A teacher who was overlooked for a promotion because she was working reduced hours has received a £5,000 pay out after settling with the school.
Catherine McCormick, who still teachers at Assumption Grammar School in Ballynahinch, County Down, said she was not given the opportunity to be considered for a temporary head of English position because she worked three days a week instead of five after returning from maternity leave.
The Equality Commission for Northern Ireland, which supported her with her case, said this amounted to indirect sex discrimination.
She said: “The school had been very accommodating of my flexible working arrangements, which I needed because of my child care responsibilities.
“So when a colleague was appointed Temporary Head of English, and I was not considered because I was working part time, I thought it was unfair to be denied the opportunity to be considered for this temporary promotion and the chance to gain that experience. I understand that the demands of the post would mean working full time, but I wasn’t given this option.
“I love my job and am happy at the school, so I’m pleased that a new co-option policy has been put in place which will ensure that opportunities for career enhancement are dealt with on a formal and procedurally correct manner.”
Assumption Grammar School said it recognised that McCormick was not given the opportunity to apply for the position and this had disadvantaged her as a part-time worker. It said it would work with the Equality Commission to put training on recruitment and selection in place, with specific focus on part-time workers.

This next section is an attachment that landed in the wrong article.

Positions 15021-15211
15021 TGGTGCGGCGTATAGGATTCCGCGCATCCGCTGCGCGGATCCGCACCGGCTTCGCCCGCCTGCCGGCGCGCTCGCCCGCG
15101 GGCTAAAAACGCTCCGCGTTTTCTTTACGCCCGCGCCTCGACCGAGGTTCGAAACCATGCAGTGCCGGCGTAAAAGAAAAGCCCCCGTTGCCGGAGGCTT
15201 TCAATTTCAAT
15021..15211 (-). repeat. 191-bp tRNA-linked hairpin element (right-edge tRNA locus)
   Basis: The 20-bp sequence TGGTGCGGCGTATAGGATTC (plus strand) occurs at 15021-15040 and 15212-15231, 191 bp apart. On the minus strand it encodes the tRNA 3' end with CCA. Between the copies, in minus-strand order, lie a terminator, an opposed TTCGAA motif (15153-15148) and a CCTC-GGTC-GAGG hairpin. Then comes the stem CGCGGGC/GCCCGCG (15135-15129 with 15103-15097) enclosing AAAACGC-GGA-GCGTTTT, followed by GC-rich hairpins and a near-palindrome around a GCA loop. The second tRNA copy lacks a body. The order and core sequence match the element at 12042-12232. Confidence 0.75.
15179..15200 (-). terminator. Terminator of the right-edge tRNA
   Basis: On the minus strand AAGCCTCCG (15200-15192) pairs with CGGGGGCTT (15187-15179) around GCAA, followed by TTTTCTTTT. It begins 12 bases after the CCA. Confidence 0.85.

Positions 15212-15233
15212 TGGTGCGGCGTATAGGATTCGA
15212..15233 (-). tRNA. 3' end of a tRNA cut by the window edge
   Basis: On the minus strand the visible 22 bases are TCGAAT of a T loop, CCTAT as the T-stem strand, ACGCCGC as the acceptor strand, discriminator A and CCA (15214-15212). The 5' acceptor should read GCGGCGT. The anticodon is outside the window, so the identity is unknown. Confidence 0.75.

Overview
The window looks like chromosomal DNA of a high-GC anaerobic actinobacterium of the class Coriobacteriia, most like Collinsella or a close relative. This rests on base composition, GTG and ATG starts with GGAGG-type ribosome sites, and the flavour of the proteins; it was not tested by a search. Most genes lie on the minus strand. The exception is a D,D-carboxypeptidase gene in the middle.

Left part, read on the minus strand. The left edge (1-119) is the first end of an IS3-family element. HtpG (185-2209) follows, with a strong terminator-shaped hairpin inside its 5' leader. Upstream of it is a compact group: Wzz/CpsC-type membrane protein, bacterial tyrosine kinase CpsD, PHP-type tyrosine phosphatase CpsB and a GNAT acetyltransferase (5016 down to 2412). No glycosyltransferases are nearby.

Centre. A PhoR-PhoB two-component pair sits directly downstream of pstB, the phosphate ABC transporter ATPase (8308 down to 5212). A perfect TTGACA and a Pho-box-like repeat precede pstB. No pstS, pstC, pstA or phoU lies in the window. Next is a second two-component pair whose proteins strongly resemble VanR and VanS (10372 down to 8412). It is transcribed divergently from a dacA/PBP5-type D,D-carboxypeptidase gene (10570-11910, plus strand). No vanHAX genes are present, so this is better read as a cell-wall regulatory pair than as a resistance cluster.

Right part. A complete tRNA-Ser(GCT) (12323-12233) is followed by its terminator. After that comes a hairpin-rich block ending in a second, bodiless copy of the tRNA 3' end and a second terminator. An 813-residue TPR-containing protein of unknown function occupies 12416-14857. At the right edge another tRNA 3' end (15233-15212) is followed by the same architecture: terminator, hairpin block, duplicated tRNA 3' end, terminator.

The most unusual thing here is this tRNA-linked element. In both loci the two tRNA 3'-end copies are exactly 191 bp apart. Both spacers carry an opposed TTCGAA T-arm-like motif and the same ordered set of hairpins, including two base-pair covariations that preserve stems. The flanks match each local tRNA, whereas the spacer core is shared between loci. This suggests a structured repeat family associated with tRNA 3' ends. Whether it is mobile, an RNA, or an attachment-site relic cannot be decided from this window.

According to the Equality Commission, 39% of female employees in Northern Ireland work part time, compared with 9% of men. Eighty-two per cent of part-time workers in the country are women.
Anne McKernan, head of legal services at the Equality Commission, said: “While Catherine missed out on this opportunity, she has been able to secure a change in policy and practice that will benefit other teachers into the future. It’s good that this has been resolved productively and amicably.
“We’re publicising this to remind all employers of the difficulties and dangers of disadvantaging people on flexible or part time working arrangements, even unintentionally.
“Because of the high concentration of women in part-time jobs, any measure which excludes part-timers from a particular post or promotion is likely to have a more adverse effect on women and that’s why it may amount to indirect sex discrimination.”